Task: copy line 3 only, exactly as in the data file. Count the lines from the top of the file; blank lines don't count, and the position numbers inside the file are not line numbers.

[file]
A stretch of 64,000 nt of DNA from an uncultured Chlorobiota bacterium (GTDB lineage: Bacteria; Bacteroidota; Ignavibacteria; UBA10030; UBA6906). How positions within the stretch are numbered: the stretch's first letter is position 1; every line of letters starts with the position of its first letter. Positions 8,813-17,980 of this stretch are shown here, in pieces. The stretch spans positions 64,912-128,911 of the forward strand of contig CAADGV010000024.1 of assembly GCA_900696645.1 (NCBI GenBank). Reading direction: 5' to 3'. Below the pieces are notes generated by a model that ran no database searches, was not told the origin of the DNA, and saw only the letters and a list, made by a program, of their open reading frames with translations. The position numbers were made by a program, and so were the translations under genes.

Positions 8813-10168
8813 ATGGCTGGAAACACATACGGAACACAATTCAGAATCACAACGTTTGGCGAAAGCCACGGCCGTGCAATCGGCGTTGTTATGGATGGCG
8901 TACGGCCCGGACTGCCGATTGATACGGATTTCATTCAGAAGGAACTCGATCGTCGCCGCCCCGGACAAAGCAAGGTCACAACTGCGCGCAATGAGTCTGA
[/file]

8813 ATGGCTGGAAACACATACGGAACACAATTCAGAATCACAACGTTTGGCGAAAGCCACGGCCGTGCAATCGGCGTTGTTATGGATGGCG